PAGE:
Three emergency steps to keep your pipes from freezing, and two bonus tips

It’s COLD out right now. Not personal-record cold; not toss-boiling-water-out-and-make-snow cold… just hard-to-move-the-stick-shift cold and drive-on-the-lake cold. -20° F (-29°C) at 6:00 this morning. 

It’s freeze-your-pipes-cold.

This is my first winter in this house, and it’s not fully winterized. We have 4 inches of insulation where we should have 16 inches, there is frost creeping in around the door frame and a legit waterfall of ice trying to grow on a bedroom window sill. Even if you haven’t had time or money to get your house ready for winter, do these three steps to get through a cold night without your pipes bursting.

  1. Increase airflow to your pipes. Open the cabinet doors to your kitchen and bathroom sink. If you have a plumbing access door anywhere open that. Open a closet if the back wall is against your pipes. You want the ambient air temperature in your house to circulate against those pipes as much as possible.
  2. Keep the water flowing. This is the one time to be grateful for a dripping faucet! If you keep the water flowing through the pipes it will not freeze as easily. Think about how a puddle freezes before a running stream does. Don’t give those crystals time to form! Go to all of your water faucets including the shower and turn both hot and cold on to a slow drip or trickle. Leave them on all night even if you pay for water.
  3. If this isn’t good enough break out a hair dryer!  Check each faucet first thing,  or even during the night. If any of the pipes don’t turn on or seem to be flowing very slowly, use the hair dryer to gently warm the pipe, directing the hot air back and forth across the length of the pipe that you can reach. This is good enough reason to own a hair dryer even if you don’t have hair.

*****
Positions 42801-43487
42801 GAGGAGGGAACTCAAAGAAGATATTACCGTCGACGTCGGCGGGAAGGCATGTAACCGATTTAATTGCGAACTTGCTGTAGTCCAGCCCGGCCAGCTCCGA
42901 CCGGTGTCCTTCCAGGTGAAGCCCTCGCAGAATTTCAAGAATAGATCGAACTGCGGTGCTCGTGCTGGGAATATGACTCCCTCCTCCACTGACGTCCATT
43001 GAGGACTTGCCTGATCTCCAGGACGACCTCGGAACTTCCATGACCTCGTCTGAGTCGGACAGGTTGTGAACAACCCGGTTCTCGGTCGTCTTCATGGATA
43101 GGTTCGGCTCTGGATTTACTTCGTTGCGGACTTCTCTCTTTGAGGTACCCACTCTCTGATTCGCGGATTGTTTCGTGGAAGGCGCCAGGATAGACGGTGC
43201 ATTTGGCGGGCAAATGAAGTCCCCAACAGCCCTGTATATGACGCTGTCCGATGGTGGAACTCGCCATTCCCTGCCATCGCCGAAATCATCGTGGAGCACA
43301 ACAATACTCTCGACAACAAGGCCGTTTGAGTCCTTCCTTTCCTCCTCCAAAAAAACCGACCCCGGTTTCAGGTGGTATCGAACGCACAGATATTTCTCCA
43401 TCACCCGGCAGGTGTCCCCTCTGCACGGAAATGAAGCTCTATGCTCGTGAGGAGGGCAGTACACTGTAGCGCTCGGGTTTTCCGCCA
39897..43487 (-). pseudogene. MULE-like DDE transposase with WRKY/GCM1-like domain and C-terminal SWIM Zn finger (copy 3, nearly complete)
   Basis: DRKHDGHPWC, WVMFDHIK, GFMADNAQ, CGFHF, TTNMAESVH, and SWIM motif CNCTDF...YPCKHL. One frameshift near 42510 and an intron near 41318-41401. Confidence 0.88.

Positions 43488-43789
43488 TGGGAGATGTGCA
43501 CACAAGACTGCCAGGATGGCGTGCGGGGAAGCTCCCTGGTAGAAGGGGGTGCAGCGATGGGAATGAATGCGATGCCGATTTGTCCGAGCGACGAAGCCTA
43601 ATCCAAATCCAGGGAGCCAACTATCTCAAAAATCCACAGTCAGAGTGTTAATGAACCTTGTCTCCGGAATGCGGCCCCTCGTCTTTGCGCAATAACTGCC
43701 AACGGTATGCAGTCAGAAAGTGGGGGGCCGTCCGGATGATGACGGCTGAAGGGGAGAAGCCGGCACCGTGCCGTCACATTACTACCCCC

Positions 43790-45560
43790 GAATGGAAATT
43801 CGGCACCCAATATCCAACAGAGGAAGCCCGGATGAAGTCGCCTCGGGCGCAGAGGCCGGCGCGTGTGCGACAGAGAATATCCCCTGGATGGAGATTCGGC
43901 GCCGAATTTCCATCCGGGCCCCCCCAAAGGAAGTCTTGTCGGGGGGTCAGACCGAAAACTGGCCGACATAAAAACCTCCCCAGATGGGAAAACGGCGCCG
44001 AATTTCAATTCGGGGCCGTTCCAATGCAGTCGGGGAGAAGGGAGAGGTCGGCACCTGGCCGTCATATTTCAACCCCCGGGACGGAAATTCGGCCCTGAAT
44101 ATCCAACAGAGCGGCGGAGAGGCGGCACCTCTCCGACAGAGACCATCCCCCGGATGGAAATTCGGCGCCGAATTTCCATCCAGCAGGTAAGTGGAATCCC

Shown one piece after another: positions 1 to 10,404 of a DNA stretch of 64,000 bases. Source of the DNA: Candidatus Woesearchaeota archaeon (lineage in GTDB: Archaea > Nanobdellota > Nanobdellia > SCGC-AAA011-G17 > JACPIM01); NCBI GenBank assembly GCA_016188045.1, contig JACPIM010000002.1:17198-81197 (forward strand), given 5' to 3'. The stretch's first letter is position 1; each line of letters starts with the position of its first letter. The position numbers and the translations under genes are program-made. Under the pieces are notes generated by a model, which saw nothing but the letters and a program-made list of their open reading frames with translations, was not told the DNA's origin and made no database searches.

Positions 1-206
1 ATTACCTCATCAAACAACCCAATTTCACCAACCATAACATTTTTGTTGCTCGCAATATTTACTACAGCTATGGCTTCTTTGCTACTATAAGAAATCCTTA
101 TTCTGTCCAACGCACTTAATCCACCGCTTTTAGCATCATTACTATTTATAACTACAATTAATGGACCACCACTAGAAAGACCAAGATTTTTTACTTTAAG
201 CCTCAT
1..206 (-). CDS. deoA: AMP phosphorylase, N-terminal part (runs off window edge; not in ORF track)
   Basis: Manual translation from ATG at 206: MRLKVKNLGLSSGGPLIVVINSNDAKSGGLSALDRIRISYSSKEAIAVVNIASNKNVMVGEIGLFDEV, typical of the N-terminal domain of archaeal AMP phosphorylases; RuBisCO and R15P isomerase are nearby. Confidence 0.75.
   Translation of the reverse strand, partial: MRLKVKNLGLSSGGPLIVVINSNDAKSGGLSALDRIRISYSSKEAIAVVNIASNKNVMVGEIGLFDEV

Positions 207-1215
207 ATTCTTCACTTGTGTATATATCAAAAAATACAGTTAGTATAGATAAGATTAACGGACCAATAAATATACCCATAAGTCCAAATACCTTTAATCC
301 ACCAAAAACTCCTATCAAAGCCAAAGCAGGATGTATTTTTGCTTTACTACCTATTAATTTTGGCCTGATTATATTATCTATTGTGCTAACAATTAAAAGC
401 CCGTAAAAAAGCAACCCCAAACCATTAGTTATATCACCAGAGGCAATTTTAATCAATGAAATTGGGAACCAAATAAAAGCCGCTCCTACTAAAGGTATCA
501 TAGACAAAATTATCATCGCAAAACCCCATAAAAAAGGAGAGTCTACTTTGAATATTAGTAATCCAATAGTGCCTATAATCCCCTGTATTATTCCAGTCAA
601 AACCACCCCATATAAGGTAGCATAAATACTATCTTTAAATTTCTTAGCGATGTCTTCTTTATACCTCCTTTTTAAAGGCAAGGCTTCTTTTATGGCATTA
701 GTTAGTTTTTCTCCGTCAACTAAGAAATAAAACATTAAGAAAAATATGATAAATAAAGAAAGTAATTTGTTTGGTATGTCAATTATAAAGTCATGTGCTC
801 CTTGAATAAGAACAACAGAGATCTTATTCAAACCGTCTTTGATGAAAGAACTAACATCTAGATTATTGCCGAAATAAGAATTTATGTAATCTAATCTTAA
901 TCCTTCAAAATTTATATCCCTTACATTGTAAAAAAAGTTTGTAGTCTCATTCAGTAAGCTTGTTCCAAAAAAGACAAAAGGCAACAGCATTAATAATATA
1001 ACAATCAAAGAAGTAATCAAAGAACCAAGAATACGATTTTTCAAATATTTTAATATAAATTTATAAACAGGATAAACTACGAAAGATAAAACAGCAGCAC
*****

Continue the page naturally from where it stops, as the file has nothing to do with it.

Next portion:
These steps are no substitute for good insulation, a warm house, and thorough winterizing. But I grew up in a 1974 trailer in Vermont and can’t count the mornings I spent running a hair dryer on the bathroom pipes to get everything moving again.

If you have a few hours and a little money to prepare for the cold snap, take two more steps to keep your pipes in good shape.

  1. Insulate your pipes. You can buy a preslit tube of foam insulation to surround the pipes for less than a dollar per six feet. Insulate every inch you can get to, especially any that are in a crawl space or other unheated area.
  2. Warm it up Buy a few electric space heaters. These things are energy hogs, so if you are used to circuits tripping or fuses blowing in your house make sure to get small space heaters! Open the bathroom and kitchen cabinets and aim a space heater at each one. Don’t forget to take flammable items out of the way — no toilet paper under the bathroom sink!

In this current cold snap our furnace quit working for about 2 days. We had two space heaters from our days in an unheated camper. This is the biggest house we have had at 960 square feet, so we ran out to Walmart to get some more. We pointed space heaters at the kitchen and bathroom sinks, set up a third space heater in the basement near the water supply and all bundled into a single bedroom with the fourth space heater going there. We stayed  warm until the furnace repair tech could get there. And happy to report, the fix was only $130! We are back in central heat business, but we will still leave the cabinet doors open until the cold snap breaks.